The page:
Bonnie St. John grew up in San Diego, California, the youngest of three children of a single working mother. At the age of five, her leg was amputated, because of a birth defect. But 10 years later, after a friend invited her to go skiing, she decided to pursue competitive skiing. While in college, she participated in the 1984 Paralympics in Innsbruck, Austria. Despite falling after hitting an icy patch during one of her races, she went on to win two bronze medals in the slalom and giant slalom. She also received a silver medal for her overall ranking as the second-fastest female amputee skier in the world. Before becoming a motivational speaker and coach, she had a successful career in sales for IBM and was on the National Economic Council under the Clinton administration. She is also the author of three books: Succeeding Sane: Making Room for Joy in a Crazy World, Getting Ahead at Work Without Leaving Your Family Behind, and Money: Fall Down? Get Up! In November 2007, she published her fourth book entitled How Strong Women Pray, featuring interviews with Maya Angelou, Barbara Bush, Edie Falco, and others.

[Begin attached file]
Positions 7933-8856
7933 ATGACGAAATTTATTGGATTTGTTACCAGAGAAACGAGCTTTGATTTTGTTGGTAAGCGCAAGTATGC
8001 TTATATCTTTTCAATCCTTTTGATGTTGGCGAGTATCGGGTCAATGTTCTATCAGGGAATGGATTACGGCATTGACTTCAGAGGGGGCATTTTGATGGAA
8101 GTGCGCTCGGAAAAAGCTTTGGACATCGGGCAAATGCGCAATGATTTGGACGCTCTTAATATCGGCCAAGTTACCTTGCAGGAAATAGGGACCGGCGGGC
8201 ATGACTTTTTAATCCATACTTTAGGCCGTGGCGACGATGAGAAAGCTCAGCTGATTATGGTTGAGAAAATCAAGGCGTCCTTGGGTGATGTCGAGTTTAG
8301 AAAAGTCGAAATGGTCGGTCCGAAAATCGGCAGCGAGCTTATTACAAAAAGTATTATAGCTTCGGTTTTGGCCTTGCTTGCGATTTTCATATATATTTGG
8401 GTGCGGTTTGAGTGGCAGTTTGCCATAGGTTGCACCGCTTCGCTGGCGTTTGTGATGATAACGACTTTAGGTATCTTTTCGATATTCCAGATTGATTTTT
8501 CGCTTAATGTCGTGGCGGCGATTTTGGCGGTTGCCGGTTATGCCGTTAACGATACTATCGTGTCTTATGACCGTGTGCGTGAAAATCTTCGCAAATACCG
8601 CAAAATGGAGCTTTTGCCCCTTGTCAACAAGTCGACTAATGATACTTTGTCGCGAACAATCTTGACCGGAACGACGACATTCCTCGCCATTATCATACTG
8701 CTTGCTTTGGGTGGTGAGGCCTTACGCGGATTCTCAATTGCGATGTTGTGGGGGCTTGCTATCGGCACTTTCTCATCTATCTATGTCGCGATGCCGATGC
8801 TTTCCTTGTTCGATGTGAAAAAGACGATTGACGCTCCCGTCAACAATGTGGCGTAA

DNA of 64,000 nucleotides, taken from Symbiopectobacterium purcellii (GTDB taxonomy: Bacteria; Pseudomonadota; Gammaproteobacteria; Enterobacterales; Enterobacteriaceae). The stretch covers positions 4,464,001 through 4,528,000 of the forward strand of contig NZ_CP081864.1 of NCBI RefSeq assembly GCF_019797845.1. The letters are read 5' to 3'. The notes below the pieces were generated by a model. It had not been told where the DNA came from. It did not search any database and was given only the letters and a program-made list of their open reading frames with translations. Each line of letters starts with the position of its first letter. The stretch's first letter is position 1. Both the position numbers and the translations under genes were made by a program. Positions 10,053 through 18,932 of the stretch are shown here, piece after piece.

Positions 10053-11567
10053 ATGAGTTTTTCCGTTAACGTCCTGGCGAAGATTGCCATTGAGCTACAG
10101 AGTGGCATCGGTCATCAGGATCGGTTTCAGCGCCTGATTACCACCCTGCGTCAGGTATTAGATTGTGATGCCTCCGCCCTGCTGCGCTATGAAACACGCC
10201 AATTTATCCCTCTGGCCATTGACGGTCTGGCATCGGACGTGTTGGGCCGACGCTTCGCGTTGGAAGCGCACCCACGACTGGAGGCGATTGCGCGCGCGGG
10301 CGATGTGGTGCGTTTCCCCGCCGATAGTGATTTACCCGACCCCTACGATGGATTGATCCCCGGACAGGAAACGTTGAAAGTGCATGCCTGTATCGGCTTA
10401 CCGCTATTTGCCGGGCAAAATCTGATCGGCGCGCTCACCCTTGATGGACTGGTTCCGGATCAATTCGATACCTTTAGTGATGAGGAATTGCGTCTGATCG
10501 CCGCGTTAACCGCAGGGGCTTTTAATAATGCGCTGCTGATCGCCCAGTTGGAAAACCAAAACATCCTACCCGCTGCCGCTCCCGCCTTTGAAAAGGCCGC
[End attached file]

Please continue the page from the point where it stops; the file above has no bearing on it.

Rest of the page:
Princeton University, 1995, B.A., Religion and East Asian Studies
University of Oxford, 1998, M.A., Politics and Philosophy
Matthew Polly, the eldest of two children of a doctor and a homemaker, grew up in Topeka, Kansas. After his junior year at Princeton, he dropped out to study kung fu with the famous Shaolin monks in rural China for two years. He has documented his experience in his recently released book called American Shaolin. He has also written articles for Esquire, The Nation, Playboy, Publisher’s Weekly, and Slate. He’s currently looking for suggestions on a career that doesn’t involve any work.
The following interview was conducted by email.